>> Christopher Bailey likes to think of himself as a "home bird": he's at ease mulching — "the smell of manure makes me happy" — barbecuing, or watching TV with "soup on my lap," he tells the New Yorker in their September 14 Style Issue.  But he's also the creative director of three-billion-dollar company Burberry.

Bailey is anti-elitist, the New Yorker writes.  He "came from a working-class background in Yorkshire" — his father was a carpenter, his mother dressed windows for Marks & Spencer — and one of his main goals for Burberry is to be "friendly and warm and embracing." He continues: "I think there's an expectation that all fashion companies have to be cold and austere and arrogant, and I just think there are other ways of doing things." 

He loves chocolate »

To illustrate, he tells a story of why it's Burberry company policy that several sizes of each garment be available on store floors so that customers don't have to talk to the salespeople if they don't want to.  When he was sixteen and attending art school in London, he recalls:

"My dad wanted to buy my mum a really beautiful watch from this designer store, and my dad sent me the money. And, you know, this was a really expensive watch. Maybe for other people it wasn't a lot of money, but in our world it was, and it was really special for my dad to be able to do this . . . The service [at the designer store] was so intimidating and so unpleasant and so un-what-it-should-have-been. And I really wanted to call my dad afterward and say, 'Dad it was amazing, and there was this and there was that!' But instead I was like, 'Oh, Dad, it was awful. It was horrible.'"

His roots also affect how he approaches designing — "a craftsman more than an artist, a learn-as-you-go tinkerer," as the New Yorker describes it.  Bailey adds:  

"I love the whole creative process, but not in a kind of wanky way. I don't think you wake up and say, 'I'm feeling a little bit "Grey Gardens" today.' I find it a bit contrived sometimes — for me. Everyody has a different process . . . [To translate ideas into three dimensions] We might draw something, we might do it on the computer, sometimes we might make it out of paper. We often just start knotting and playing and then imagine, Hey what if this was like this? And we often cello-tape things on and then carefully take them to the factory in Italy and say 'OK, how can we industrially do this?'"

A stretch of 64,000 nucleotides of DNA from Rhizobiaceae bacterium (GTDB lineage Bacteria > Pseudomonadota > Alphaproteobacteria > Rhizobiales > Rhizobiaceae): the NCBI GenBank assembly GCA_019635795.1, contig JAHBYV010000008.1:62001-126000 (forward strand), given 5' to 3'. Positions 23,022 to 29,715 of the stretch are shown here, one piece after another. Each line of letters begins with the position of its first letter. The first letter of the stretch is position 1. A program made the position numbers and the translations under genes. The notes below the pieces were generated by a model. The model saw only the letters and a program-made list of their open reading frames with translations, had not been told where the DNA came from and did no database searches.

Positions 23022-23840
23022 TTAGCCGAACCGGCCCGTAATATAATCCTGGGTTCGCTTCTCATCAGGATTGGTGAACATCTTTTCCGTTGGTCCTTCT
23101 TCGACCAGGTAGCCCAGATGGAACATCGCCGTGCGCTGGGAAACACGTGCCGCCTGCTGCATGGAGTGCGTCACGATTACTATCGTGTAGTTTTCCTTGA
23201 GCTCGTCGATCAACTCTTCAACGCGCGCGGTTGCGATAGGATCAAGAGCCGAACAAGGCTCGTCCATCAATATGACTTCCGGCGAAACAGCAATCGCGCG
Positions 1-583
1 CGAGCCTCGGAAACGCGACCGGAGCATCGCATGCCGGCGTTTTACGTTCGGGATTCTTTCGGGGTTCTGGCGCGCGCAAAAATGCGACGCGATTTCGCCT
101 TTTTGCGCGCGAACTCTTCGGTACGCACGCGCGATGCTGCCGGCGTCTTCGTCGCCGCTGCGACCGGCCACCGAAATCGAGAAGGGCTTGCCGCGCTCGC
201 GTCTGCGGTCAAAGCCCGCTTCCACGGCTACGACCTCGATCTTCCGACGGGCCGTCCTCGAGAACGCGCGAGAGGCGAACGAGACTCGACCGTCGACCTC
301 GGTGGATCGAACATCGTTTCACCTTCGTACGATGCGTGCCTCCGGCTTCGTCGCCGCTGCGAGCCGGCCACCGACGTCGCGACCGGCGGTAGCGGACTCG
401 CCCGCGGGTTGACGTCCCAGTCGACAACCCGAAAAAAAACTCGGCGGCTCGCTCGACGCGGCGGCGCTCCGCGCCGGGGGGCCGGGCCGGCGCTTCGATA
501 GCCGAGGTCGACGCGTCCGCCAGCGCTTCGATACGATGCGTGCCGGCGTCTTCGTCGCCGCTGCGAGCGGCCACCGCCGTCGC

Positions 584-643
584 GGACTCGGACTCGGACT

Bailey is down-to-earth and even-tempered — Mario Testino, who shoots Burberry's ad campaigns, says the designer exudes "a certain peace — you never really see him lose control, get annoyed, get hassled."  But he also has his quirks. He says he "live[s] off chocolate."  Recycling is mandatory at Burberry headquarters; to encourage paperless-ness, trash cans have been banished.  And he hates when Burberry's signature print is referred to as plaid: "People keep saying to me it's a plaid, and I'm like, 'No, it's a check!'" 

Bailey does pay great attention to detail — his assistant recently told the Times UK of the Burberry HQ: “Everything you see has been passed by Christopher. Not just the building, but our website and the furniture, right down to the bottles of water. He micromanages some areas, such as a new store concept, and macromanages the rest. He works very hard.”

And he loves creating a sense of heritage for his pieces. Stella Tennant, when she worked as a consultant for Burberry, used to bring in bits from her house — like a floral-print bedcover her mother had sewn — that she thought Bailey might incorporate into his designs.  His first few months at Burberry, he took lunch in the archives.  One particular piece excited him: "I'll get into trouble if I say it, but, basically, it's the Queen's trenchcoat that she had when she was shooting, and it looks like there's some blood on it!"  The hardware and patina of last year's best-selling Burberry Warrior Bag came from an old Burberry officer's jacket.  Of the collar on a weather-beaten Burberry trenchcoat, he says: "Look, I love the way this has gone all shiny and waxed. It's amazing, with age, how fabric changes. I always like things when they feel like they've had a life before."